After accusations arose of two previous unreported biting episodes, the Salem mayor, Gary Brown, deemed Phineas a vicious dog under town ordinance, and ordered him euthanized. The dog’s execution was delayed by a court appeal — and there was a brief, unexplained disappearance last fall — but then reinstated in March by Judge Scott Bernstein. City officials quickly moved Phineas to a secret location — it turned out to be the basement garage bay at the fire station — so he would not be snatched before his execution.A lovely story.
Concern and doubt festered for days, until a rainy night, the day after the latest court hearing to decide Phineas’s fate. As the Sanderses cleaned up from dinner with their four children, the man appeared at their door, asking for them by name.“I just want to tell you,” he said, “that Phineas is doing just fine.”
“Well, that’s good,” Mr. Sanders said, exhaling.
The man explained that he had seen a Phineas billboard and read about the case on Facebook. Sympathetic, he snatched Phineas and took him to a safe place where he was playing with another dog, the man told them, his fake mustache slipping down his face.He asked them to set up a safe house, they said, where he could bring Phineas for them to play with. But he did not trust cellphones. So he asked them to activate a landline, and when they had the safe house ready, they were to post the sentence, “I saw a dog today that reminded me of Phineas,” on the Facebook page. That would be his signal to call and arrange a meeting.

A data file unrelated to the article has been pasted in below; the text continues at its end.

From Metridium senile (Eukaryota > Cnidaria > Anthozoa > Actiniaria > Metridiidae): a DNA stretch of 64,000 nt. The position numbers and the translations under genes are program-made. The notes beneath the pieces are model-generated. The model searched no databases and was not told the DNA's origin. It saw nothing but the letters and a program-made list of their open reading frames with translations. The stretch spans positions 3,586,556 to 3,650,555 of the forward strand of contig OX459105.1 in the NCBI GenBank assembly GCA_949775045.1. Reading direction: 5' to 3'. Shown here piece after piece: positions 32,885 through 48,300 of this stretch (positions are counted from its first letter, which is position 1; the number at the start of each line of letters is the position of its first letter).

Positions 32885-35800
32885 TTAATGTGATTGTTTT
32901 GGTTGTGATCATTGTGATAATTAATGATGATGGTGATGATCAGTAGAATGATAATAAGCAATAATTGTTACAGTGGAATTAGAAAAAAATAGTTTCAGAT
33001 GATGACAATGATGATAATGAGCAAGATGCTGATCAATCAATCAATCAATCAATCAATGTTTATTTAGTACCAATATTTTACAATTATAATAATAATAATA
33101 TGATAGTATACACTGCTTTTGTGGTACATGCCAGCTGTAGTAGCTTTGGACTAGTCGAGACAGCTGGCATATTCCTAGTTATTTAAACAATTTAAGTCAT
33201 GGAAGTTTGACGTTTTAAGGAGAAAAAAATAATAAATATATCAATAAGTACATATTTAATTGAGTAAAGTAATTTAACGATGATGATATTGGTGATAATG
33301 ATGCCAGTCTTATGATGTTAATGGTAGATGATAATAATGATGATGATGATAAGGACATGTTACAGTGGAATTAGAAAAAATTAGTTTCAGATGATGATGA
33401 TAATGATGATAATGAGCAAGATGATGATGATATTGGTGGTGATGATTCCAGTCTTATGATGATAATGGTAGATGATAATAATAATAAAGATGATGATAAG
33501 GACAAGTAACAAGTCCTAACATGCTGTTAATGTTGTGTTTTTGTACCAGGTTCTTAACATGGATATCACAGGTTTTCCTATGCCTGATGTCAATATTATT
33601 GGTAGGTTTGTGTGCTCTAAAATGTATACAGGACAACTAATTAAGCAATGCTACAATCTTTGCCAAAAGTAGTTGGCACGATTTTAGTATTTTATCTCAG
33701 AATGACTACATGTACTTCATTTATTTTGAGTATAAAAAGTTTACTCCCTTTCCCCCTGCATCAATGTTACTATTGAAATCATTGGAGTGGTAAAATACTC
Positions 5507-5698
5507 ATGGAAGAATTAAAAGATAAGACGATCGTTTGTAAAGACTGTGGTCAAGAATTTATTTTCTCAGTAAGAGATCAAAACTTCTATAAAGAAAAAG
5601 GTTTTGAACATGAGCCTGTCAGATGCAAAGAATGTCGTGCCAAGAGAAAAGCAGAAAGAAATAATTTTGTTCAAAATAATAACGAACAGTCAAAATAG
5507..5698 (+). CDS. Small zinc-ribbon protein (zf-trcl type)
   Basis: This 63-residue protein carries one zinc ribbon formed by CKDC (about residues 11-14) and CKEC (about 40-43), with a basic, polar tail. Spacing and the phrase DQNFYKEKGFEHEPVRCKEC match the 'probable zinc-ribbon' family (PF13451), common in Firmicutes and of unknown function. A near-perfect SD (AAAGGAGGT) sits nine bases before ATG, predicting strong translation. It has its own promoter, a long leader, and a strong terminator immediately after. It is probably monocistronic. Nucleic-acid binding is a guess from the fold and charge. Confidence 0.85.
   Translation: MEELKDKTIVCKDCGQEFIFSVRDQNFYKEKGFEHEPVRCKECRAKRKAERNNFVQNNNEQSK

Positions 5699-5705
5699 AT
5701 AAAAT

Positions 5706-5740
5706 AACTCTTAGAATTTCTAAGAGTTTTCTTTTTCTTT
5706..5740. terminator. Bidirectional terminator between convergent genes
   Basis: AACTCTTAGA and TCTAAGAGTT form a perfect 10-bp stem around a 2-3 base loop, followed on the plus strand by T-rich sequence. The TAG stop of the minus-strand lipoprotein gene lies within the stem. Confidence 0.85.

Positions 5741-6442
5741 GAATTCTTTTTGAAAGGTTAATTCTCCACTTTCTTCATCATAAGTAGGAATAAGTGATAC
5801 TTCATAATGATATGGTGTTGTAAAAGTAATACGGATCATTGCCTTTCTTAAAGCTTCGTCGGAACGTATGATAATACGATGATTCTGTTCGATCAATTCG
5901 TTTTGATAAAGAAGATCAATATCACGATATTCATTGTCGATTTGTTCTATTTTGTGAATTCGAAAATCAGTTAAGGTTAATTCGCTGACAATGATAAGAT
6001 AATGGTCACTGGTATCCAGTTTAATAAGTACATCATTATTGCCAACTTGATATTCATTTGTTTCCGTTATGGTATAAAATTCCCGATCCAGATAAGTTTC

Ms. Sanders posted the message last Monday, and the man called on Wednesday night from a disposable cellphone. He arranged to return Phineas to them on Saturday morning. With the judge’s decision still pending, they were not taking any chances: They planned to ship Phineas to an undisclosed location.
Yet in a final twist, Judge Bernstein essentially said Friday that the drama should never have happened. He ruled that Phineas did not even bite the girl and overturned the death sentence.
Still worried that people might want to harm Phineas, the Sanderses kept the Saturday reunion secret. The man, wearing his fake beard, arrived at the drop point in a rural patch surrounded by dirt roads before the Sanderses arrived, and when an intermediary told him they were still on their way, he left Phineas and said, “Well, I’ve got to go.”
Minutes later, Salem’s most popular dog was bounding into his owners’ arms.
Phineas Finn, of course, was famous for his luck, too. As Barrington Erle famously said of him "I never heard of a fellow with such a run of luck.”
What do you mean the dog wasn't named after that Phineas?